John W. Brown was born January 31, 1893, in Wilbarger County, Texas, near Vernon. His parents were Jessie James Brown and Sofronia Alabama (Berry) Brown.
Bertha Estella Seeds was born September 28, 1893, in Indian Territory, near Terral, Oklahoma. Her parents were Owen Allen Seeds and Cener (Holcomb) Seeds.
John and Estella met as students in the Cash Valley School, Oklahoma. They married September 29, 1912, in the Methodist Parsonage in Faxon, Oklahoma. Attending the couple were Willie and Nola Wiley and Myrtle Brown. The wedding party, traveling by buggy, went by the O.A. Seeds home at 11:00 a.m., picked up Estella, and went on to Faxon where the couple married at 12:00 noon.
Estella always said she picked cotton for her dad on one day, married the next day and picked cotton for her father-in-law on the third day. On the day after the wedding, they went to town and bought a $1.50 trunk to be used to move Estella's belongings.
John rented 160 acres of cotton land from a dentist, Dr. Jenkins. The doctor sold John two horses on credit, and John borrowed money at the bank to make a crop. The crops were washed out and John had to work two years to pay back the money he owed.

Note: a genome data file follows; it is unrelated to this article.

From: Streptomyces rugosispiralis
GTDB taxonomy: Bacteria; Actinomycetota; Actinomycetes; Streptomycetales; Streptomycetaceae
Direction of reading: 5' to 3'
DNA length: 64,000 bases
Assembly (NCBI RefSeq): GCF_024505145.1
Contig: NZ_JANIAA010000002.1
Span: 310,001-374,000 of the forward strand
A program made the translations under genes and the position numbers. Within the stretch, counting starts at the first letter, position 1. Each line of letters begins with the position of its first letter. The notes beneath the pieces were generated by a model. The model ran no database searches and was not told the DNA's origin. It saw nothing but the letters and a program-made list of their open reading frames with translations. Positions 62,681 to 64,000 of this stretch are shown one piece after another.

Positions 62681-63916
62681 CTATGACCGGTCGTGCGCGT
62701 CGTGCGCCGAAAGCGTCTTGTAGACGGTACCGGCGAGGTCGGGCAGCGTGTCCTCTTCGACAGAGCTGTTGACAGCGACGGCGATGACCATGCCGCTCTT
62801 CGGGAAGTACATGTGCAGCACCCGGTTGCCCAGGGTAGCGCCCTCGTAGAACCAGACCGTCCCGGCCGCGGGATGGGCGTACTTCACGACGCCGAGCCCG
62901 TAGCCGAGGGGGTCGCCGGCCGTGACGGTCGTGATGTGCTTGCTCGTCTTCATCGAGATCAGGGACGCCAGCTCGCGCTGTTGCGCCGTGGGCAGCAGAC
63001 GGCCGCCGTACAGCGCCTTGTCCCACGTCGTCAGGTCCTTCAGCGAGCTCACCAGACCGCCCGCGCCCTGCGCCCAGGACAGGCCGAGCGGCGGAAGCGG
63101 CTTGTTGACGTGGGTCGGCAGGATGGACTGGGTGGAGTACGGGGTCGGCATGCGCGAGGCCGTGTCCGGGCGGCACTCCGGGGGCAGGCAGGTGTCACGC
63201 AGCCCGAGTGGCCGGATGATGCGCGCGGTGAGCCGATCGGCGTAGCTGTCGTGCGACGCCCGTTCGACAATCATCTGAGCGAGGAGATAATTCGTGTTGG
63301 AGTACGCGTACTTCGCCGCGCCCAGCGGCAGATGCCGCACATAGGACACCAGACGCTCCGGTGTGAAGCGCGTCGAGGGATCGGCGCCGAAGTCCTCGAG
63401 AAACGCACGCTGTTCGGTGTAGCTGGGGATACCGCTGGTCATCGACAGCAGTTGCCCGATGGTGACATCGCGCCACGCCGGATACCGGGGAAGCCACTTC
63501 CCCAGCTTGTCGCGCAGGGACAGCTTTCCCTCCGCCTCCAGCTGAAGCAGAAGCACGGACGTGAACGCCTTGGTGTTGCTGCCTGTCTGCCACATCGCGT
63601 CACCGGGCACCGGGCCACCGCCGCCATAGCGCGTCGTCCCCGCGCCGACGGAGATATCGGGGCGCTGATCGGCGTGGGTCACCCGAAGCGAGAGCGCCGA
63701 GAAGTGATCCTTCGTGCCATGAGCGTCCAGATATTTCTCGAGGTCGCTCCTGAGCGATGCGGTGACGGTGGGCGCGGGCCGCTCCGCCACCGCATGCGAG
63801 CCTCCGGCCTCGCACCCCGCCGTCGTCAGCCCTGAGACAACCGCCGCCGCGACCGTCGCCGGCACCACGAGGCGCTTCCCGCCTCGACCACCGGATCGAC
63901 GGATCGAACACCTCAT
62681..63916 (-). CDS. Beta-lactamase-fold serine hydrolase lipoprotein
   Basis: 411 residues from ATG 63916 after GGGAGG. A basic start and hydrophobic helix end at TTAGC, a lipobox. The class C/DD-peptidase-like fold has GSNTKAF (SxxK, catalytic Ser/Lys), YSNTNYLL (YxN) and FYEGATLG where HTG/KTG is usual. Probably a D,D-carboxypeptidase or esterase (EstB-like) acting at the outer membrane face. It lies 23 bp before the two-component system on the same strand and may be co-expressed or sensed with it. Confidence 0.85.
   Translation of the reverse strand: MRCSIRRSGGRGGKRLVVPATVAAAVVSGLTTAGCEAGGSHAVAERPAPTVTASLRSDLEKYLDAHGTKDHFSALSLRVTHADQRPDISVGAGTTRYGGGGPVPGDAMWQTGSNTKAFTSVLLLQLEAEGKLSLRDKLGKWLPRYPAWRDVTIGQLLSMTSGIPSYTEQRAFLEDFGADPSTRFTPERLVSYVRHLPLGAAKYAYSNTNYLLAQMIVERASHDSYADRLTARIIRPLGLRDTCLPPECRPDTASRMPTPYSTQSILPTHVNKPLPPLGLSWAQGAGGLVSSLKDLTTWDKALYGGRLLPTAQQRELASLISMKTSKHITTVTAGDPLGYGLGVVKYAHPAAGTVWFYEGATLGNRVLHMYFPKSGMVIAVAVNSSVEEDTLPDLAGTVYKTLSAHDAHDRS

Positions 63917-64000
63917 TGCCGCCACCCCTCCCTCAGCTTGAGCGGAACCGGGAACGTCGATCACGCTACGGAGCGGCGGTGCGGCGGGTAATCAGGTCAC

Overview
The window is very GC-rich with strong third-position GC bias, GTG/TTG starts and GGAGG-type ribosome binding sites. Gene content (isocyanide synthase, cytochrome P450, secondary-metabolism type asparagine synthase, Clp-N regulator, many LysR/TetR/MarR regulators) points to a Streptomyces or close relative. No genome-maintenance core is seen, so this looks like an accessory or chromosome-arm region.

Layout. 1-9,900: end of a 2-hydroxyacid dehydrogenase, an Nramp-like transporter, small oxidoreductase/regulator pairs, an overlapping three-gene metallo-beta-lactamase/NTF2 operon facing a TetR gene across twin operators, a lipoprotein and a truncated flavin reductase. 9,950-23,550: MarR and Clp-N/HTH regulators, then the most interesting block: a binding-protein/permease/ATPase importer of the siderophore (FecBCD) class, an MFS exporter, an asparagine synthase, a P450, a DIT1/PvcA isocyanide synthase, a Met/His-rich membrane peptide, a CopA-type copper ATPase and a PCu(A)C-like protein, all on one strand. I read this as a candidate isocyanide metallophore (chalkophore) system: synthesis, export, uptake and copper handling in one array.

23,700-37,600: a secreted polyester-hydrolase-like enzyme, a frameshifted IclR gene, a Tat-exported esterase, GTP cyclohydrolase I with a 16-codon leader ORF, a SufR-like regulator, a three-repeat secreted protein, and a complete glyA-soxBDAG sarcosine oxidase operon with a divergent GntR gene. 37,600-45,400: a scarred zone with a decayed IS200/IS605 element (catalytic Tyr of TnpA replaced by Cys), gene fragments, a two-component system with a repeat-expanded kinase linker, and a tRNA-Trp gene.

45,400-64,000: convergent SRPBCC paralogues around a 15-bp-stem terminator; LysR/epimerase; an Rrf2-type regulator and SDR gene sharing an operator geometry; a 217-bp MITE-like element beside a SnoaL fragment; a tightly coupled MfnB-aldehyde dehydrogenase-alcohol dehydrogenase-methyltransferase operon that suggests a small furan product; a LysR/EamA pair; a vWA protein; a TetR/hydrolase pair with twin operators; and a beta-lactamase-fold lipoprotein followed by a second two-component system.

At this point, the couple decided to move to Texas. They and the Brown in-laws moved in three covered wagons. Estella made the three wagon sheets on her $12.00 sewing machine - a gift from her father.
Soon after coming to Texas, John and Estella bought eighty acres of land in the Estacado Community and began a life of hard work to pay for the land. They became active members of the community, school, and the Baptist Church. As time went on, trying to meet the living expenses became difficult. They built a two room house in their yard for Grandma and Grandpa Brown to live in. At the same time, an orphaned nephew came to live with them. In search of additional income, the couple built a restaurant in Petersburg. They ran this one year and moved back to the farm.
Two years later, they moved back to Petersburg and put in a grocery store and meat market. At the same time, they owned a meat market in Lorenzo. Estella and hired help ran the stores and John bought cattle from farmers and ranchers and shipped the cattle by train to the Ft. Worth market. This was a good business until the "Depression" came. Because of the "Depression" and because John could not say "no" to customers who wanted groceries on credit, the Browns found themselves broke and in debt. It took the sale of everything they had to pay the indebtness. John sold it all, but Estella refused to sell the eighty acres. So the family moved back to Estacado.
The old farm house was in sad shape and there was no money for repairs, but John had taught the family to paint and paper. He added a bathroom, and with everyone working, things gradually began to look better.